Wednesday, April 30, 2014

Guess What Verdict the Cop Got (Again)

Last week I wrote about the trial of PC Lee Birch who tasered a naked man in a cell at Melksham police station in Wiltshire.

At the end of the trial yesterday neither the judge, prosecution, defence nor the tasered man Daniel Dove objected to the footage being released. However, for some reason, Wiltshire police decided they didn't want it to come out. Luckily the Guardian has got it from another source and you can watch the 26 second clip here.

It plainly shows that Dove is down to his wet socks and boxer shorts. He is not making any attempt to resist, nor is he squaring up to the officers in any way. PC Birch is one of three officers in the cell, so is hardly in a vulnerable position. One is idly looking through Dove's wallet, which is not the action of someone on their guard against a volatile threat.

After Dove removes his socks and puts them by the wall away from the officers, he starts to take his shorts off. As he does so Birch reaches out his hand, a gesture that can only be seen as asking for the shorts to be handed to him. Dove removes them and flicks them at PC Birch's face. He briefly brings his other hand up and makes as if to start folding the shorts, turning his face. This is not the act of someone challenging Birch.

Without hesitation or saying anything, Birch draws the taser that had been concealed behind his back and fires. It is less than three seconds since the shorts were flicked.


In his trial for assault causing actual bodily harm and misconduct in a public office, PC Birch said

I am not saying what he did was particularly life-threatening, but it was an indication that he was still intent on carrying out assaults. I felt he would continue to assault either myself or one of my colleagues if I didn't use that device upon him....

He was now naked and was soaking wet and I would not wish to restrain a naked man. There was nothing to grab hold off – there's no clothing to grab.

So, all those times that you see police officers grabbing people by the wrists, the arms or round the neck are presumably novel innovations that Birch and friends have never thought of. Likewise tripping someone and kneeling on their legs with colleagues pinning shoulders down.

Birch also appears to be claiming that that, though Birch was only two steps from having Dove isolated in a locked cell, the unapparent threat was so imminent that it didn't warrant any sort of warning to back off, but an immediate tasering was the lowest level of force necessary. It is plainly horseshit of the highest order. And yet it took the jury 90 minutes to acquit him.


In last week's post I covered an earlier case in which two separate taserings happened at Burnley police station. In direct contravention of guidelines on the use of tasers, officers had fired them at people in order to get them to comply with a request to be strip searched. The Independent Police Complaints Commission found that there'd been 18 uses of tasers in cells in a year among six forces and it was all fine. Yesterday's verdict at Bristol underlines this.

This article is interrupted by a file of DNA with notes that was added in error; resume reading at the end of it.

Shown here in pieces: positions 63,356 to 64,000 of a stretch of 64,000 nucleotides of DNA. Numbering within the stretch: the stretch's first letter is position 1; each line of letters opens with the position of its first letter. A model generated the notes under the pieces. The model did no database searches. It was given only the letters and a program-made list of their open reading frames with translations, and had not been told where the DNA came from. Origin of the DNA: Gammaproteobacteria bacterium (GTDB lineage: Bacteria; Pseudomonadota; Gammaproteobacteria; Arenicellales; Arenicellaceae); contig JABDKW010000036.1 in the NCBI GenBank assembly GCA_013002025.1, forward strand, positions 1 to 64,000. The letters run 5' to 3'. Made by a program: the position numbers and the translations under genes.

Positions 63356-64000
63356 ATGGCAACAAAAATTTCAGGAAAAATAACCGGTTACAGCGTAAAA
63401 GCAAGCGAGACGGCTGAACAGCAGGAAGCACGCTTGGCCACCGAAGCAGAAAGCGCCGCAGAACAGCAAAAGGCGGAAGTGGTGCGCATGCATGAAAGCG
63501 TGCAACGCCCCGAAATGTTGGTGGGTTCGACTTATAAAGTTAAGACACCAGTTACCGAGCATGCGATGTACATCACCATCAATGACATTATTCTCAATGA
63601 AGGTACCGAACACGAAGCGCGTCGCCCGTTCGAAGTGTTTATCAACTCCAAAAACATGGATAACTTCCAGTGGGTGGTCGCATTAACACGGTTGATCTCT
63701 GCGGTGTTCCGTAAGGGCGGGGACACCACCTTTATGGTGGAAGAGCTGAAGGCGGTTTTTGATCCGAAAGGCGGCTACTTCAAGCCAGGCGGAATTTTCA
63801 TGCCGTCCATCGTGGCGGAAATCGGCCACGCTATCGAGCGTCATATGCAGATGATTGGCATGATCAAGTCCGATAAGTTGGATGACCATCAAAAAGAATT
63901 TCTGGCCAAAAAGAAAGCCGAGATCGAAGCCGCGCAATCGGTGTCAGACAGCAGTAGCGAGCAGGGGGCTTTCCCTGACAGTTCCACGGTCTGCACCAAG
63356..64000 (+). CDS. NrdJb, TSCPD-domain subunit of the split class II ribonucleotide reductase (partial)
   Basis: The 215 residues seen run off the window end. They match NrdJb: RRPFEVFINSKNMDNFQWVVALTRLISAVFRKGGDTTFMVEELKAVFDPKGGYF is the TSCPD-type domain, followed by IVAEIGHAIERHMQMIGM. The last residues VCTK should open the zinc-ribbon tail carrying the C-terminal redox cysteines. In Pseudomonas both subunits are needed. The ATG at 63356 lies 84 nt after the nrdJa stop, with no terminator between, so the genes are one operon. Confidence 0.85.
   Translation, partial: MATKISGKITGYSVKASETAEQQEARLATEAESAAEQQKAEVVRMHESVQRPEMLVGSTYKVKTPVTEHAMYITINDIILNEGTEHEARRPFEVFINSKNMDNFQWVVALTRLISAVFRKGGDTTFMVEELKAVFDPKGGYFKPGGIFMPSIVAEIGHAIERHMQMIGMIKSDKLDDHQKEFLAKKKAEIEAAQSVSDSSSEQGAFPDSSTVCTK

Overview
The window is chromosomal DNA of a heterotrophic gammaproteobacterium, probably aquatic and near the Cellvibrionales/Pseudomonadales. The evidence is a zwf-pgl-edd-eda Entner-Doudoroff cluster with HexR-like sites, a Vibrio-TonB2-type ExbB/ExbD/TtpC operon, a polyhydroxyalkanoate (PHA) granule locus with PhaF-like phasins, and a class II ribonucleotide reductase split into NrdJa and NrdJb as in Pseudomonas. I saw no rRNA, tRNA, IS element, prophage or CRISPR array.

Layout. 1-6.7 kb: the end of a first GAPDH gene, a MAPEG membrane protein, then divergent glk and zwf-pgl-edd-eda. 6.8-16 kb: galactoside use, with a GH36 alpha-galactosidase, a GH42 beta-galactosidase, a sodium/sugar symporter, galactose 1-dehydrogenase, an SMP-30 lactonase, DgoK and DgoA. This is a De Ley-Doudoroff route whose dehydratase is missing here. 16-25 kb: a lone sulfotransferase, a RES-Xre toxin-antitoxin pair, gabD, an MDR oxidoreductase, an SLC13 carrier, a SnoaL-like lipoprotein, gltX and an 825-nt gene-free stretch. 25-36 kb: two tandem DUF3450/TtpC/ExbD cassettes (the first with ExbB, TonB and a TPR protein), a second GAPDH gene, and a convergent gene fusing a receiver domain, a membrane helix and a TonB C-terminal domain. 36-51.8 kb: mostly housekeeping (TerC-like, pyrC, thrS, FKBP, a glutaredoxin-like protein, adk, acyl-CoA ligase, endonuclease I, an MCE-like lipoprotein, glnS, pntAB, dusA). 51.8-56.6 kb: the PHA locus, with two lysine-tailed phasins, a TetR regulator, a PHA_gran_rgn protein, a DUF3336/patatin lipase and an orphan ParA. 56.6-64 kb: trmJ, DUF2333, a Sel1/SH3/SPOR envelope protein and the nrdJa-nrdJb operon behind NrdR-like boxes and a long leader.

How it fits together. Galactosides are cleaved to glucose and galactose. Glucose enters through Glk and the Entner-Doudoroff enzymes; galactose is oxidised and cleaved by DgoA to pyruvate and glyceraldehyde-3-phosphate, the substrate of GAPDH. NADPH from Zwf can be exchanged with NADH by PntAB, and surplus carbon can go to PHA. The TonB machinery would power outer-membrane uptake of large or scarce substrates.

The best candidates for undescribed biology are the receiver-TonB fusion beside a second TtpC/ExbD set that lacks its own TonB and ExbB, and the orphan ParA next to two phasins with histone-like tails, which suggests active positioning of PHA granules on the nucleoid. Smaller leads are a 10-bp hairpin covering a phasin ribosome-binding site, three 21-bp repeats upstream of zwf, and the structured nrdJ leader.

If being naked, unsteady and surrounded by police officers in a cell doesn't make you undeserving of being shot with a taser because an officer feels like it, I don't see what can.

But, like Sergeant Delroy Smellie whose casual assault was caught on video, once again filmed proof is not enough to secure a conviction. Even in the Ian Tomlinson case, the inquest jury found he was unlawfully killed by PC Simon Harwood's baton strike but the trial jury - working to the same standard of proof - found he was not.

Courts do not like convicting individual police officers, no matter what. Impunity makes abuse inevitable.

Tuesday, April 29, 2014

UKIP Don't Hate Elephants, They Hate People

UKIP have got a freepost address so, if you want to send their leaflets back at their expense, it's easily done. It's been noted that, as they pay by weight received, adding a few extra items helps them spend the millions of pounds they've fiddled from the EU. Handful of gravel from your path? Out of date jar of gherkins? Every little helps. But few things are as heavy and handily sized as the household brick, which UKIP will surely have good use for.

It's easy to cast them as a party who hate foreigners - not least because it's true - but it misses the point and also misses a lot of the people on their hate list.


On 12 September 2013, the European Parliament voted on equal pay for male and female workers. It was carried with an overwhelming 546 votes in favour. Among the 50 abstentions were UKIP MEPs John Bufton and William, Earl of Dartmouth. For the same party, John Agnew and Roger Helmer were two of the 34 (that also included several Tories) who voted against.

This is, of course, the same UKIP who have a major funder called Demetri Marchessini, author of a whole book called Women In Trousers explaining that such people are deliberately making themselves unattractive to men and that public trouser-wearing by women is 'hostile behaviour'.


If being on the wrong side of gender discrimination is unpopular, UKIP went further. A month ago there was a European Parliament vote on transparency in clinical trials that was carried by an even greater margin than the equal pay vote. Fully 95%, some 594 MEPS, were in favour. Who were amidst the rump of 17 who opposed it? Stand up once again William, Earl of Dartmouth and his colleagues Roger Helmer and John Agnew, alongside fellow UKIPper Gerard Batten.